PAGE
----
Combat in Gaming

Saturday, March 7th, 2009

Still being buisy as all fuck, I just came off of a huge work week, so I’ll take this moment to collect some thoughts as my mind is running in all sorts of directions.

These are the general thoughts I have when speaking to colleagues about game design as well as me myself pondering solemly about the state of games itself as a media.

Why are action games known for having a bad camera? The common and easy complaint that most people make is that there are many moments where you end up not being able to see your character, enemy or where you’re going. Ninja Gaiden is the premiere example of this. Most people dismiss the game initially because of the complaint about it’s camera. Despite it’s ultra repsonsive and deep combat system. There are many people who absolutely refuse to experience it because of that initial barrier.

The problem though isn’t the camera as much as it is the user. The truth is there will never be combat game with a good camera unless you take camera control away from the player. So often at work whenever someone makes that complaint, I tell them that Ninja Gaiden has the BEST camera. Not because it actually has a good camera, but that it has a combat system reliable enough that I never have to use it. The problem with the game itself is the point of entry into that system in which you’re capable enough to navigate enemies and environment that you don’t ever have to worry about the camera. When I’m playing Ninja Gaiden and said enemy/boss character goes off screen, it’s not even issue because I’ve past that point as a player where the combat system feels as natural to me as any capable FPS player is where their two thumbsticks.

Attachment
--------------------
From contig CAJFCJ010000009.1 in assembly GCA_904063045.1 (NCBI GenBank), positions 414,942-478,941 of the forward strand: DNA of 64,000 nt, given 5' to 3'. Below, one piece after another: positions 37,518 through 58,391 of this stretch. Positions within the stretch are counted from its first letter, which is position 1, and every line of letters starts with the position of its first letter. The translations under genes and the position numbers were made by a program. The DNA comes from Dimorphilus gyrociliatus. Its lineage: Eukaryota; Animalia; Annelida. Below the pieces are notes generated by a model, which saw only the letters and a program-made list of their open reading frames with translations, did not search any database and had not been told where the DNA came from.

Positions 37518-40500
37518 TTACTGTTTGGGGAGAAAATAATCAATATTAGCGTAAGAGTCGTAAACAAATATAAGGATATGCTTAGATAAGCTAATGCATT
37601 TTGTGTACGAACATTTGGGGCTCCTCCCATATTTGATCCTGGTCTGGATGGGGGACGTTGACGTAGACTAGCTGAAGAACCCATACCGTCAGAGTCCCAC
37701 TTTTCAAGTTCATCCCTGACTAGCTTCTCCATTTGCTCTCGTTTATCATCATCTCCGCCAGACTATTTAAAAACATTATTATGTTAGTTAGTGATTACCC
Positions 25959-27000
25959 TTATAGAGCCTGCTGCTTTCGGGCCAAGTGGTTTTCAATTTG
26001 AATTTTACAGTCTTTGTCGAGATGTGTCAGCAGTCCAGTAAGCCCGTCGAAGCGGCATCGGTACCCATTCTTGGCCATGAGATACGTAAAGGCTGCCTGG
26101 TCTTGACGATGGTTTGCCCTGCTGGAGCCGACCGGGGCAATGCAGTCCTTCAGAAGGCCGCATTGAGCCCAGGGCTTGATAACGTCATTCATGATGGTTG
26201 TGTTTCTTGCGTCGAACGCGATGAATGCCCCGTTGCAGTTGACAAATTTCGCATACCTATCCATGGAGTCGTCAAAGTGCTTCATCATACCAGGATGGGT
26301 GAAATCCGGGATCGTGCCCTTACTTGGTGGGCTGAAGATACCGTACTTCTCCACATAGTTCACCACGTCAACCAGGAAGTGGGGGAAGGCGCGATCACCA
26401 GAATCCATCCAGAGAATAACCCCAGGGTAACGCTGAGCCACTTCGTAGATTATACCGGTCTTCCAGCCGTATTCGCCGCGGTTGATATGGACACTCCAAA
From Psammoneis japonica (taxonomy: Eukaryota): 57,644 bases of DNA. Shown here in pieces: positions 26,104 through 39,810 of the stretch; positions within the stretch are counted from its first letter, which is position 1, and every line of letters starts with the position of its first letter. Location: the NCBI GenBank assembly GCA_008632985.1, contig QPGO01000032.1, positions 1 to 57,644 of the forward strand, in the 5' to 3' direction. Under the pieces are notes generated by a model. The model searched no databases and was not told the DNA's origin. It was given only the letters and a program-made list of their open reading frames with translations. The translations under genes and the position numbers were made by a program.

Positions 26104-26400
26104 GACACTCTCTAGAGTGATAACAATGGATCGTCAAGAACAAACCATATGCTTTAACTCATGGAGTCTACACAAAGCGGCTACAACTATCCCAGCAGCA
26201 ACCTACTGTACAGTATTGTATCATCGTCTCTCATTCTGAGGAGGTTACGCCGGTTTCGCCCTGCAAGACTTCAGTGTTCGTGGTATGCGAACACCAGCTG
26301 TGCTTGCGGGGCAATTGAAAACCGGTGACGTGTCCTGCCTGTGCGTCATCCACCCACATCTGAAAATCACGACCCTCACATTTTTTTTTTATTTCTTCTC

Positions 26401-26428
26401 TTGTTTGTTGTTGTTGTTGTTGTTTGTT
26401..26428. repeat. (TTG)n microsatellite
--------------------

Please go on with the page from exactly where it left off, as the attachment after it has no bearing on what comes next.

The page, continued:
So I’ve come to discover that that very barrier of entry is a cultural thing. Most western gamers at this point know how to navigate a FPS. The barrier of entry for me when I first played a FPS was how to not running around while only looking at the ground or ceiling. Learning the movement system is just as important as learning how to not shoot at the sky in Halo.

Saying you want an action game to have a good camera is inately flawed. It’s the same as me saying that I won’t play a FPS because it’ll never have a good looking spin kick. (No Mirror’s Edge doesn’t count, I like to see the cool stuf I’m doing thank you.)

When HALO came to console it solidified what the control scheme for FPS here on out and spawned a million Halo copies thereafter. The same has yet to happen for action games. Ninja Gaiden could be the one if it weren’t for it’s intentional barriers making the game less accessible. Generally it’s the game’s difficulty, as well as just the general Stigma that surrounds the game (I can just feel people scoffing whenever I mention this game) because of the game’s creator or the way the game is “dressed.”

Someone who worked on the Spiderman Web of Shadows Team played Ninja Gaiden and knew there was potential there if placed in the right context. Unfortunately the rest of the game wrapped around the combat was pure garbage. But the parts I played I could tell there were really good intentions there.

Watch when May comes and Wolverine Origins comes out (i’ve been watching this game closely.) People will feel like action games have finally come to point. The Lunge feature which has been mentioned several times can be comparable to Ninja Gaiden’s Wind Run. A tracking Jump that pre-emtively sets the player up to DO COOL SHIT. The only difference is that Ninja Gaiden Hardly mentions it.

And there’s your accesiblility right there folks. Ninja Gaiden comes from an era of fighters where it’s up to the user to figure out what’s useful or not and how to use it. How many players who play Ninja Gaiden actually know about the Wind Run or the Landing Charge? Watch any speed run or Master Ninja Playthrough and you’ll notice the interchange of things like the Jump to Roll and how important it is to place you’re standard movement as well as your tracking movement. Whereas Wolverine is already discussing the mechanics of the game and how it’ll impress you.